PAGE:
While Mac OS X 10.5 Leopard Server supports ZFS, there's no expectation that it will replace the current Mac file system any day now, or even any year now.
A recent Ars Technica article by Jeremy Reimer provides an overview of the file systems used by many platforms, including Macs, PCs and Unix systems. He discusses the merits (and historical context) of each, as well as the chances for adoption of ZFS by Apple.
Reimer asks why Apple didn't switch over to the "newer and sexier" ZFS a few years ago instead of continuing to refine HFS+. He suggests that it's an uphill task to move a user base to a new file system. For example, long-established file systems, such as FAT, still can be found in popular peripherals including flash drives.
Often it is easier to stick with well-established file systems, even when the cost of switching is ostensibly "free." The example of Linux, which is completely open source and allows anyone to write a new file system for it, is a useful one. Despite valiant attempts to establish ReiserFS as a new standard, and the measurable superiority of systems like XFS, most Linux users are still using ext3. ext3 is not new. It's not super fast. It's not sexy. It won't cook your dinner. But it is tried and true, and for many people, that is more important.
NTFS is likely to stick around for many years in the future, simply out of sheer inertia. HFS+ may kick around for a few years longer as well. Even FAT may still be on our thumb drives, haunting us with the ghost of CP/M long after everyone has forgotten what that even was.
Reimer may be overly optimistic in his time frame. Changing almost anything in the installed base and the developer base is difficult, and even an easy transition will extend over many years. Transitions that concern storage are usually even tougher.
Here are some selections about the Mac's file systems from Reimer's interesting article:
Reimer runs down the challenges of the early Mac file systems. Old Mac hands knew lots of things about the "forks" introduced in the Macintosh File System and then continued in the original Mac Hierarchical File System (HFS). Each file had two forks: a data fork with the actual data, and a resource fork that held meta data about the file, including its icon. I mentioned this the other day in a post about Leopard's icons.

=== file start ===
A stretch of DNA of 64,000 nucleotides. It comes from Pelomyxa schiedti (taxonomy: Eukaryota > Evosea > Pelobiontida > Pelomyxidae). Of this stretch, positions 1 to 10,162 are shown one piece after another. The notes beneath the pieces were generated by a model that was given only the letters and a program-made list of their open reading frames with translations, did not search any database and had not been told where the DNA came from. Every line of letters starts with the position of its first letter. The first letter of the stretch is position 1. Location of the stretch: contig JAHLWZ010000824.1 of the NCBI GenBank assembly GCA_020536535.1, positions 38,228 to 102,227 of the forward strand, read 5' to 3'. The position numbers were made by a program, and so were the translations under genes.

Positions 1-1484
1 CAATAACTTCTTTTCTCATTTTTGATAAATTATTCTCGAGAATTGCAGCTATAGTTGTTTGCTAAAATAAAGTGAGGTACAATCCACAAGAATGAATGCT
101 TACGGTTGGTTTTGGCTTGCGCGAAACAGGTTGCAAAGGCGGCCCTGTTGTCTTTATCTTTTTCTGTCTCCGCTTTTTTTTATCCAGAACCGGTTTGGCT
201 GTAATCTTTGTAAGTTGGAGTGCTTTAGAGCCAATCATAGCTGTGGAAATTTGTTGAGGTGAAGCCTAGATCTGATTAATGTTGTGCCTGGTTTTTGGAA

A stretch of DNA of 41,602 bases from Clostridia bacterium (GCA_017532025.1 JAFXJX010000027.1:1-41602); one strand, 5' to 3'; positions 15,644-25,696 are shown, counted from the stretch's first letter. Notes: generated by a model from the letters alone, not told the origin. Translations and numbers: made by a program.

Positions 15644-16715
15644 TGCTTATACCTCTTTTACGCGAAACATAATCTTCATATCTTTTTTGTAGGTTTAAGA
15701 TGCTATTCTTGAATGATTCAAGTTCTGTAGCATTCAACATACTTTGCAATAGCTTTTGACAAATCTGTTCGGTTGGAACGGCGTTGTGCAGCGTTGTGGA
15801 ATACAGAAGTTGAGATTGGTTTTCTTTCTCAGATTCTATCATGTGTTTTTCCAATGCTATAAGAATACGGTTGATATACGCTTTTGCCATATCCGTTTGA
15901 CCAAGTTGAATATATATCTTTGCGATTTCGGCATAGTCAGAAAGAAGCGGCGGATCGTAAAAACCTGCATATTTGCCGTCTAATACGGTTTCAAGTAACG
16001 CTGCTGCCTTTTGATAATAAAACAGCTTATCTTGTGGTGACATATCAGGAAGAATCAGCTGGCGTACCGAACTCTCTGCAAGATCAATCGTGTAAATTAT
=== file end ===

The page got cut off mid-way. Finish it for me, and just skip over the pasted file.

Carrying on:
HFS didn't mess around with slashes or backslashes to separate directory names. Instead, it used a colon (:) and then made sure that the humans would never get to see this letter anywhere in the system, until they tried to include one in a file name.
All kidding aside, HFS was the first instance in history where a file system was designed specifically to adapt to the needs of the then-new graphical user interface. The whole philosophy of the Macintosh's GUI design was to hide unimportant details from the user. This "human-centric" design was intended to help people focus more on their work than the technical details of the file system.
Over time, the influence of the NeXT people waned, and some of their hard-line decisions were revisited. UFS support was finally dropped in Leopard, the latest version of OS X. File extensions, while still supported, were no longer mandatory.
There was still the issue of bringing HFS+ up to more modern standards. In OS X 10.2 (Jaguar), journaling was added to the file system, although it was turned off by default and could only be enabled via the command line. In 10.3 (Panther) it was enabled by default. Apple also hired Dominic Giampaolo, co-creator of BFS, and he worked to add extensible metadata, journaling, the initial implementation of Spotlight, and FSEvents. Lastly, NTFS-style fine-grained file permissions were added in Mac OS X Server 10.4.